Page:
Ferguson, like all great leaders, was an institution builder, and that, when the balance sheets are drawn, would separate him from his forbears and contemporaries. He didn’t have the charisma and immediacy of a Jose Mourinho, or the revolutionary tactical genius of a Pep Gaurdiola. But they never left behind legacies, that indelible DNA, which would sustain long after they had left for pastures greener. Ferguson’s emphasis on youth development and the foundations he laid at Manchester United for the players to come through from the academy, can, among the Europe’s elite clubs, only be bettered by Barcelona’s La Masla Academy. Contrast this to the disturbing reality of neo-rich clubs across Europe funded by Middle Eastern oil money to buy success by paying bloated fees for players considered “finished products” and extracting a few prime years out of them, and repeat the same over every transfer window without ever developing any bedrock, any transferable ethos for the youth to grow into.

Alex Ferguson managed an astonishing two hundred and ten senior players during his twenty-six year reign. And he had a fair share of rabble-rousers, egotists, players who developed identities way beyond the sport. There was Roy Keane and his ‘savage tongue’, the genius of Eric Cantona and Cristiano Ronaldo, and there was David Beckham.

The case of David Beckham encapsulates the no-nonsense, football-first, no-one-is-bigger-than-the-club philosophy that typified Alex Ferguson’s career. David Beckham was sold by Ferguson to Real Madrid when he was at the prime of his career, when he was easily the most marketable commodity in the world of sports, whose jersey sales and branding rights would alone have warranted his continuity as a Manchester United player. But Ferguson saw it all very differently – as a player whose footballing talents had been waning, who had misplaced priorities, one who was getting bigger than the club for his own good, and thus deserved off-loading. Contrast it to this summer’s mega transfer of Gareth Bale, which, in a sense is the microcosm of the modern day capitalist malaise that is cannibalizing football. Gareth Bale was transferred from Totthenham for a ridiculous world-record fee to Real Madrid, which saw Mesut Ozil, a player with the best assist stats in Europe, and probably a better but a less marketable player, leave Madrid at half the fee, a decision strictly based on commercial over footballing considerations.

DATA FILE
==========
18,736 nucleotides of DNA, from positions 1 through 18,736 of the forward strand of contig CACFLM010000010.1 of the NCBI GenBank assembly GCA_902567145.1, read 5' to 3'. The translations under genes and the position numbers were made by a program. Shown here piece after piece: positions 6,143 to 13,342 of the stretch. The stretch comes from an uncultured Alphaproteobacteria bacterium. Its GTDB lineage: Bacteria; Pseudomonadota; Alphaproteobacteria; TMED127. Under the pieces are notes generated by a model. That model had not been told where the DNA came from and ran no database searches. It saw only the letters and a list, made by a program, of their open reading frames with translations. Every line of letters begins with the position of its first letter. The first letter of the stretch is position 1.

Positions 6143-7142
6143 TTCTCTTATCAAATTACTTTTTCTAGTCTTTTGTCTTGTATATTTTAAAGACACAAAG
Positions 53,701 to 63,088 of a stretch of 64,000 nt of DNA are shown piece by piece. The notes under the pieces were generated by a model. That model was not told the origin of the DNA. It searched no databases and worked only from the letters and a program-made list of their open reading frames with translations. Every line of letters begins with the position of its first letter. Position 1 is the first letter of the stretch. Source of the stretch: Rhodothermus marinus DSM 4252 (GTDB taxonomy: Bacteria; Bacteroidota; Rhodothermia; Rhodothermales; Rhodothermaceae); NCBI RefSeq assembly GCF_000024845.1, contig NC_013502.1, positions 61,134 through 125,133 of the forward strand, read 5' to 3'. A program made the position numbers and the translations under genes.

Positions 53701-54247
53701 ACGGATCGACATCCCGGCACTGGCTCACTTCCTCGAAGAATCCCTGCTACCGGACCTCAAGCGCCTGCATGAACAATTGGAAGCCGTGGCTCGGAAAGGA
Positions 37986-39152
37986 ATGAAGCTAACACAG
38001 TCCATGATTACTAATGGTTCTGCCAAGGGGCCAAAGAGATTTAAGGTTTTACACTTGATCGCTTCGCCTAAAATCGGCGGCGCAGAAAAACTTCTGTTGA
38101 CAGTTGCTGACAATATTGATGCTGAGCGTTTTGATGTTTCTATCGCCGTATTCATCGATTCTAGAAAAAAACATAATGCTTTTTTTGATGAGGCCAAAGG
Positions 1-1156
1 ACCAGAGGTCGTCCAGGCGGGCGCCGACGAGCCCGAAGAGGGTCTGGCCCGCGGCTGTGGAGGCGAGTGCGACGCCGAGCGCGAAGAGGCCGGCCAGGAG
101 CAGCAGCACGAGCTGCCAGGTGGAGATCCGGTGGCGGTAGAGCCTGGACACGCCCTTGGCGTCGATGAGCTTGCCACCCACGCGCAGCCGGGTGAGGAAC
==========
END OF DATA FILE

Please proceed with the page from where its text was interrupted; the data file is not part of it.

Sir Alex Ferguson announced his retirement at age 71, after only a few days of decisively reclaiming the Premier League trophy back from the ‘noisy neighbors’ Manchester City, and ending as the most decorated, most successful British Manager in history. But his 26 year due, four minute long farewell speech still found enough words for the future, for the new manager, urging and rallying fans ‘To stand by your new Manager’. The jury would be out for many years for new manager David Moyes simply for the shoes he is filling in.

‘Fergie time’ might be over but the legend and legacy of Sir Alex Ferguson are going to live on far beyond the trophy rooms and corridors of Manchester United Football Club.